Young people, who currently face a very precarious future, would have much more meaningful choices and possibilities available if they had a UBI. Pressures to emigrate for financial reasons would be reduced. Basic financial security opens up possibilities for creativity, employment, entrepreneurial and educational pursuits and voluntary work.

UBI would make low-paid work more financially viable than at present, since the pay would be a top-up to the basic income. A great deal of caring, artistic and political work is low-paid, but of direct social benefit. If a low-paid job were also dead-end work, a person would have a genuine exit possibility. Anybody, in any kind of paid work (high- or low-paid), who considered the work personally, socially or environmentally harmful, would have improved choices about staying or going.

UBI would also make shorter hours in paid work financially viable for greater numbers of workers. If more people chose shorter hours of paid work, this would create employment opportunities for others.

‘Those who would benefit most are the most vulnerable’

It is possible to pay for UBI in Ireland, with our existing revenue system. It would replace almost all existing social welfare provisions (top-ups would be put in place for people with special needs), so the amount currently spent on welfare is immediately available. Employers would make a social-resources payment, to replace the present employer’s PRSI. The rest would come from an increase in income tax, which would be paid on all personal income over and above the UBI.

Talk of increased income tax generates strong reactions, usually negative. But most people ignore the fact that the extra revenue taken in tax would be returned as UBI. In other words, the extra tax we would pay to finance basic income would be offset by the UBI received.

UBI would undoubtedly benefit some people more than others. Those who would benefit most are the most vulnerable in the current work-welfare system: people doing valuable unpaid work, those caught in the ‘benefits trap’, people in precarious employment, the self-employed and young people. It would increase the contribution made by those who are already very well off. But if the well-off did fall on hard times, the UBI would provide basic financial support, without welfare applications or delays.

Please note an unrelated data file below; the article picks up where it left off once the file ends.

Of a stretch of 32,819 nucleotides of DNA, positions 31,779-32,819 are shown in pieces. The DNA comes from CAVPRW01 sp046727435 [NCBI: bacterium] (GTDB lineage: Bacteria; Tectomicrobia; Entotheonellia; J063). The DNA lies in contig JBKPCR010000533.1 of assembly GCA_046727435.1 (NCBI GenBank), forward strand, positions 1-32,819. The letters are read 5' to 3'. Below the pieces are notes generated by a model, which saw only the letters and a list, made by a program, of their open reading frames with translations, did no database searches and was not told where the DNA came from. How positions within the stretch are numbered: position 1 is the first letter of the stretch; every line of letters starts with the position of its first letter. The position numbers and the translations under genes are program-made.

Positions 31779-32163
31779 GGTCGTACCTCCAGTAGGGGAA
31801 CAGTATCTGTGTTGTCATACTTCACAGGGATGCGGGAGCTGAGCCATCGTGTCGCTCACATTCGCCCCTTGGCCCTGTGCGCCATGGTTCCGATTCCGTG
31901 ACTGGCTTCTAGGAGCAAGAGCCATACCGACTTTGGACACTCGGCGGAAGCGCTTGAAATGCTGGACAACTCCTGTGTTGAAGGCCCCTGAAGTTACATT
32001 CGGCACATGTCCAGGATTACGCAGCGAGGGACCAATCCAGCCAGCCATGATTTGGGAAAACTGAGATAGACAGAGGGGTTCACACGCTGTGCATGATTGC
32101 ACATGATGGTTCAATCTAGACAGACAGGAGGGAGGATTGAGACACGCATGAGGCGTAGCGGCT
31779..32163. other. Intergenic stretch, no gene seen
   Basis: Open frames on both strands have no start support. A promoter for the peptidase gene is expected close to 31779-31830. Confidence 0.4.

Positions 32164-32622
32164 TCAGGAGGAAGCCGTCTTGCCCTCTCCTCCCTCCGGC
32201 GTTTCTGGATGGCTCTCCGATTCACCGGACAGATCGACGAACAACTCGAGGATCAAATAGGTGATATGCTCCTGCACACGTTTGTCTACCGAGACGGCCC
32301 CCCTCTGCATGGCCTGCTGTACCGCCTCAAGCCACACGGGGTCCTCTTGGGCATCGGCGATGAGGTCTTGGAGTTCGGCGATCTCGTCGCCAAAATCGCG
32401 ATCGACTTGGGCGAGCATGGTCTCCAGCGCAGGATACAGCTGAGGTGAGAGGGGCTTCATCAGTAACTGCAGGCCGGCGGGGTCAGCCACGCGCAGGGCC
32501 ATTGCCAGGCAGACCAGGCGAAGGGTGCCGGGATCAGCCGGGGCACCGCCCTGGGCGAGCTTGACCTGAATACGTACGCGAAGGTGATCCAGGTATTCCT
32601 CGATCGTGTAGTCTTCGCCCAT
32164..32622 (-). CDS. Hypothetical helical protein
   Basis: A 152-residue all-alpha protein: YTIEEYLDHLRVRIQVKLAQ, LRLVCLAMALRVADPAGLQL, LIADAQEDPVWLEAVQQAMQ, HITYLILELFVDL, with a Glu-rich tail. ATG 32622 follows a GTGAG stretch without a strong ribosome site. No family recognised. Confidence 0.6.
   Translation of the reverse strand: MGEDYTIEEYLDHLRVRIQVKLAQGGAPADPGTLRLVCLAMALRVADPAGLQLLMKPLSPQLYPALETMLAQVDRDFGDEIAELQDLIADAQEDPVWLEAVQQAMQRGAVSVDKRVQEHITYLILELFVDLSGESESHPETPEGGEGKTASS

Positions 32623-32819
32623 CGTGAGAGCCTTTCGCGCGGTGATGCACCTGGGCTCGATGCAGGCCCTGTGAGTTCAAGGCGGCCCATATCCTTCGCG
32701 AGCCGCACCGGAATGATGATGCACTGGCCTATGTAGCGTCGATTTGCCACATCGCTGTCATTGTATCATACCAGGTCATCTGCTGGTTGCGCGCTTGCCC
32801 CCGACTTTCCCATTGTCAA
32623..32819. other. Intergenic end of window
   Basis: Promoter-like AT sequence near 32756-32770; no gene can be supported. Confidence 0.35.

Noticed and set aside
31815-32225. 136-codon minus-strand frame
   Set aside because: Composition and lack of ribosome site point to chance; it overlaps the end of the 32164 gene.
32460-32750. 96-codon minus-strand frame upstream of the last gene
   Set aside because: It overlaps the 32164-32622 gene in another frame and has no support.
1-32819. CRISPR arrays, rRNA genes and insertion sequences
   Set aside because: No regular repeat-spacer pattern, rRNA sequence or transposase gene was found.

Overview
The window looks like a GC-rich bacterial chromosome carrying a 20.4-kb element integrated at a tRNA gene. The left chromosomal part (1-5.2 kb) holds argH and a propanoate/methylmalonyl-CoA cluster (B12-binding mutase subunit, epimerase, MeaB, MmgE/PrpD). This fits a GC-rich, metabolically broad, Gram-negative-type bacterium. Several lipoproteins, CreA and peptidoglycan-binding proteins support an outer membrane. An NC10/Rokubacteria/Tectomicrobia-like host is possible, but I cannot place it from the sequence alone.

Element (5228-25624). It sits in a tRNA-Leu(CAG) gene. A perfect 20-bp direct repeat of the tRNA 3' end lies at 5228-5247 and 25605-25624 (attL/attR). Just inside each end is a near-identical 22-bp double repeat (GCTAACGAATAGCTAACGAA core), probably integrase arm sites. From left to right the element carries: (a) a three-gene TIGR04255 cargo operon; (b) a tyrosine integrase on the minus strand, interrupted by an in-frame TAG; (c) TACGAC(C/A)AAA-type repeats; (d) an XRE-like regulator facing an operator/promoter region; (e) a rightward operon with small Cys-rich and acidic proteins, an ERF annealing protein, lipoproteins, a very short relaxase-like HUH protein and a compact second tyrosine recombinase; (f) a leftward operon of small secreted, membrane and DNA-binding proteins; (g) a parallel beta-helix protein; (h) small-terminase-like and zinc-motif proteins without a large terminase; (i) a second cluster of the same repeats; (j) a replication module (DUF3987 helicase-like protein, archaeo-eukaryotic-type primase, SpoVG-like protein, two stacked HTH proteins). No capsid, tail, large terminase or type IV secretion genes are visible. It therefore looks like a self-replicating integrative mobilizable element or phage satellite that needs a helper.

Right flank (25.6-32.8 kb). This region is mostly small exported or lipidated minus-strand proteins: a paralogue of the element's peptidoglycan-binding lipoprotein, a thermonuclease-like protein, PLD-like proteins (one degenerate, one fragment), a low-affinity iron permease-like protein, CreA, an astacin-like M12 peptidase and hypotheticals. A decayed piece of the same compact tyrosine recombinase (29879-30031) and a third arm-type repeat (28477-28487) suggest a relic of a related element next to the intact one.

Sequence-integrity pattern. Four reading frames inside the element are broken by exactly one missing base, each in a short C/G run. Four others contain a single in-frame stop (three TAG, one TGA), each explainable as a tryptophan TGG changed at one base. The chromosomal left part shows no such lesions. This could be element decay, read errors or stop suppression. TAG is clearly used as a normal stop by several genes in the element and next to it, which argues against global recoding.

There are other options for funding UBI, which may become possible in the future. Right now, however, any government that makes a priority of basic financial security for all could afford to introduce it.

UBI is not a panacea, but one essential element of investment in a resilient and positive future for all. It would increase everybody’s capacity to cope with financial shocks and uncertainties and would improve general quality of life, while supporting many different kinds of work, with or without pay. This kind of social inclusion would foster solidarity and tolerance and reduce the resentment, divisiveness and cynicism that can occur when people experience wildly different levels of security. Increased social inclusion creates conditions for greater civic participation and deeper democracy.

Anne B Ryan is a lecturer at the Department of Adult and Community Education, NUI Maynooth, and a member of BIEN Ireland. BIEN Ireland is the Irish network for developing awareness of UBI. To find out more, email basic.income@nuim.ie. You can also read more at Social Justice Ireland and at basicincome.org.

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Anne B Ryan